Me? Alone on America’s first holiday? Perish the thought!
That’s how I used to feel. For most of my life, I’ve been surrounded by family and friends on Thanksgiving Day. I’m used to asking someone “Please pass the giblet gravy” or “Got any more of that pecan pie?” before flopping out on the couch and slipping into a turkey-and-dressing-induced coma. In fact, I can count, on the fingers of one hand, the times I have had to spend Thanksgiving, or Christmas by myself.
I’ve spent holidays with parents, spouses, a few sweethearts, and sons. When I asked him what he was doing for Thanksgiving, one son told me that he and his fam would be with the “outlaws” and, the other son, a resident of Sweden, sees November 28 as a workday, I realized Thanksgiving would be only as special as I made it. I wasn’t looking forward to being alone. In fact, I waited for my eyes to tear up and for my lip to quiver until I remembered what a hoot my three “besties”, “Me, myself, and I”, are to hang out with.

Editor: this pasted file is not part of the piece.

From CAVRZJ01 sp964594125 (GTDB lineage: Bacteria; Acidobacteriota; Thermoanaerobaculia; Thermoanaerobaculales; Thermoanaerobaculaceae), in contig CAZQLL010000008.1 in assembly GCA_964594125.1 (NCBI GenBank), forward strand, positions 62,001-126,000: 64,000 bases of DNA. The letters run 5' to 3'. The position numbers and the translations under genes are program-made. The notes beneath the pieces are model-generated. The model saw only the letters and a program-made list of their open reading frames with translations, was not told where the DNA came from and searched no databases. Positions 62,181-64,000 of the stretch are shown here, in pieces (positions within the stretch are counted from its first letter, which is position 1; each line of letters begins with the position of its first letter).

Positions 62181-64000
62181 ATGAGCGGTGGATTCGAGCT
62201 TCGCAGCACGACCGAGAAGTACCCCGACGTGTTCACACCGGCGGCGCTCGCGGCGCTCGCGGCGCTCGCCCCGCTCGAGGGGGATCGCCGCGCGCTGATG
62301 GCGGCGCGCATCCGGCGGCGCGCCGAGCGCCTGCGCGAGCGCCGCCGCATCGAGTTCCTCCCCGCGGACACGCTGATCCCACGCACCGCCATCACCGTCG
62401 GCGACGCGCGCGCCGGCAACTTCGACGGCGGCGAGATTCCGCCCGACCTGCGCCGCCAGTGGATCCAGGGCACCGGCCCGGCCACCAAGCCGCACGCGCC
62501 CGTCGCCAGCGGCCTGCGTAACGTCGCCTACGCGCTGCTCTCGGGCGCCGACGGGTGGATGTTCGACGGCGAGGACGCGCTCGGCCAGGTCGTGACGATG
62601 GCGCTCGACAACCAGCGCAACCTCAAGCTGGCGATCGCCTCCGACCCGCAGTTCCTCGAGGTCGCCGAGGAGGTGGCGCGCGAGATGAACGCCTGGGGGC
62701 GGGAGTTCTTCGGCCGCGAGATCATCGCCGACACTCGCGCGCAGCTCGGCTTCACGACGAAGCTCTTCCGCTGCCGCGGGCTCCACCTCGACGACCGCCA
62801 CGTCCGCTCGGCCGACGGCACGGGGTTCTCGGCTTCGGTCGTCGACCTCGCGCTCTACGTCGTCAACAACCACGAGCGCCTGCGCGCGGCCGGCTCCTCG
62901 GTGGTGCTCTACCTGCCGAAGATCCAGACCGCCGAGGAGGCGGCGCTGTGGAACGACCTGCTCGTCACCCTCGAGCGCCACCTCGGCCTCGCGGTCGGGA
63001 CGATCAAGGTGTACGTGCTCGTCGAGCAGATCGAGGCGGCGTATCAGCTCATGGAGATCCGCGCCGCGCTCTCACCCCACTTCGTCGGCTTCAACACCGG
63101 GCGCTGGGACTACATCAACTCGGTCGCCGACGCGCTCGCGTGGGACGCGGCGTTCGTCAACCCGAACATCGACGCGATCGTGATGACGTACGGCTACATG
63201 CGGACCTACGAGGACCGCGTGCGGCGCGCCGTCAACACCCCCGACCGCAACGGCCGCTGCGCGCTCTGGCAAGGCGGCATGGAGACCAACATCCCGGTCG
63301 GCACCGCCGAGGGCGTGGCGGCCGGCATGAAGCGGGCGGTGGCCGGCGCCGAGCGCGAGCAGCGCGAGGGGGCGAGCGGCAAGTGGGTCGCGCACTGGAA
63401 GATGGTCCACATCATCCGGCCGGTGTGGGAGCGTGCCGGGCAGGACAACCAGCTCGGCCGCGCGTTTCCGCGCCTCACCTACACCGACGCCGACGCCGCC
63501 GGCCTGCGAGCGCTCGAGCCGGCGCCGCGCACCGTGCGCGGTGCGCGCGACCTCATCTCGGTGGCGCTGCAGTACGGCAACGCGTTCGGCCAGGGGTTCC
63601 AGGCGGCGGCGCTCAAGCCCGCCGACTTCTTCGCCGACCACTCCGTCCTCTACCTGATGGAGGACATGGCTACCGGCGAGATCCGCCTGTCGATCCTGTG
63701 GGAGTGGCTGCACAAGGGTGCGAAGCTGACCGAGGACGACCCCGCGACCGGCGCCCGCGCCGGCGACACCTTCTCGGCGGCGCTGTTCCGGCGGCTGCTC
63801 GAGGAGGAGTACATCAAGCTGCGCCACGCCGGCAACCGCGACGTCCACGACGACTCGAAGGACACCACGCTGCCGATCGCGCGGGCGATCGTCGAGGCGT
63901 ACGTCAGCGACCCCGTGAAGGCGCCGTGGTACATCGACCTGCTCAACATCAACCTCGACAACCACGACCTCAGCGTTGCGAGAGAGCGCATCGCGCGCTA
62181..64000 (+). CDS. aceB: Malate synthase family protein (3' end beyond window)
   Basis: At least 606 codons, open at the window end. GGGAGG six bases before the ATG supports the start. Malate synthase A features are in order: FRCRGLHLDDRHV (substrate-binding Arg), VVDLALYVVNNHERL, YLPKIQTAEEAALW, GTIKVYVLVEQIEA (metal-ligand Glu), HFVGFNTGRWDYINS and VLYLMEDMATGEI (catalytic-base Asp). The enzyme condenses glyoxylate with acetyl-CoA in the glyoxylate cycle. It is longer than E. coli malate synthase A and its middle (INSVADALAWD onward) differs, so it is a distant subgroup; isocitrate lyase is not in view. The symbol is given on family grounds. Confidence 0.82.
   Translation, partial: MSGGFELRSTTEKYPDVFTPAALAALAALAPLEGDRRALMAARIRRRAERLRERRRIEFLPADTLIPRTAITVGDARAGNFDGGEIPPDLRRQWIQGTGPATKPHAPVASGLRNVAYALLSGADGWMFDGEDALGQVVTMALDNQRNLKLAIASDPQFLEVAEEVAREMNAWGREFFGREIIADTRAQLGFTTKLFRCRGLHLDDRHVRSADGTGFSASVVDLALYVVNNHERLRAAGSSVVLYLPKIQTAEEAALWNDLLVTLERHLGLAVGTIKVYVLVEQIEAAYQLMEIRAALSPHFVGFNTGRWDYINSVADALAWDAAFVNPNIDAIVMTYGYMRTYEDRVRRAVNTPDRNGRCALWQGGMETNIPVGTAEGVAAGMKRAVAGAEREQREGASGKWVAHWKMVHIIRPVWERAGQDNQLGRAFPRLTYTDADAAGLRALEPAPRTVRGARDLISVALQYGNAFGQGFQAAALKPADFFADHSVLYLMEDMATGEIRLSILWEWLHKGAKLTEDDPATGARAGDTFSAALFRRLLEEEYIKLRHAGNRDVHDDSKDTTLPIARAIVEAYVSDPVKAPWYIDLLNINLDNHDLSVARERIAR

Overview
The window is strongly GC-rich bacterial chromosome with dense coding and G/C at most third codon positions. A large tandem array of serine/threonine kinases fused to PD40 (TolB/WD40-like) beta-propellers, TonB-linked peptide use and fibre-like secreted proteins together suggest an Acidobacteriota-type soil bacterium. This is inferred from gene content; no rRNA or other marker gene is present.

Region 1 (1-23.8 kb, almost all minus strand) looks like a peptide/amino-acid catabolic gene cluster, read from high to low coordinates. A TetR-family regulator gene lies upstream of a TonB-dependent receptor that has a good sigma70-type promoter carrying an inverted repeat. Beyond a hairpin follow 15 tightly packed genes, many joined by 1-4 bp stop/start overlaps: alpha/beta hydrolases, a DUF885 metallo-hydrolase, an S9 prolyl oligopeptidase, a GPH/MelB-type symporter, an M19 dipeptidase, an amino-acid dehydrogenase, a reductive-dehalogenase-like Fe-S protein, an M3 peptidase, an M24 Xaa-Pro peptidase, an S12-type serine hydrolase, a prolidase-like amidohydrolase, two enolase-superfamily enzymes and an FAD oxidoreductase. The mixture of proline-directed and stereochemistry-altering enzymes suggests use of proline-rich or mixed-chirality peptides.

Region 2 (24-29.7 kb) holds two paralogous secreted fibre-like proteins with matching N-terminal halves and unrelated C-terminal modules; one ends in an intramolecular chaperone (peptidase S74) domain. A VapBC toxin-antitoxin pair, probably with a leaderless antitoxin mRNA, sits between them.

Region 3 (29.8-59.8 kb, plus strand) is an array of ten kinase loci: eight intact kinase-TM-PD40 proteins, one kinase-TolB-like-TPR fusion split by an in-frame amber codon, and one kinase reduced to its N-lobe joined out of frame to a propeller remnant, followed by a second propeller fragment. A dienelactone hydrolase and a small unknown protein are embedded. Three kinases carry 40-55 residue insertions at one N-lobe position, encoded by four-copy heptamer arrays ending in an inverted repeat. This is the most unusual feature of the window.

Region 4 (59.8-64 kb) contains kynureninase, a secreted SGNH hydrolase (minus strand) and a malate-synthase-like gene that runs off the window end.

“Hey, girl,” they reminded me, “we can sleep late, watch the Macy’s parade and bowl games in our p.j.’s and bunny slippers, and do Thanksgiving our way. After all,” they added with a wink, “turkey-and-dressing is so cliche.”
Yes, I’m long overdue for some “me” time. Since August, I’ve suffered emotional whiplash, survived an almost-heart attack, and struggled with an eighteen-hour course load that gives Hell a whole new meaning. Suddenly, spending tomorrow alone — catching up on my sleep and my grading, gearing up for finals, and — just maybe — working on my WIP, was a Godsend.
This afternoon, I straggled home from Wal-Mart after shopping for my feast: marinated and broiled rib-eye, steamed corn-on-the-cob, lightly-tossed spinach-and-Campari tomato salad, crusty sourdough bread oozing with butter, a couple glasses of Malbec, and pints of Haagen Dasz coffee, Swiss Almond Vanilla, and chocolate ice-cream. A lemon-pepper rotisserie chicken, some roasted-red-pepper hummus, and Mediterranean herb pita chips hurled themselves into my cart before check-out.
And that is the way I do Thanksgiving. What is yours?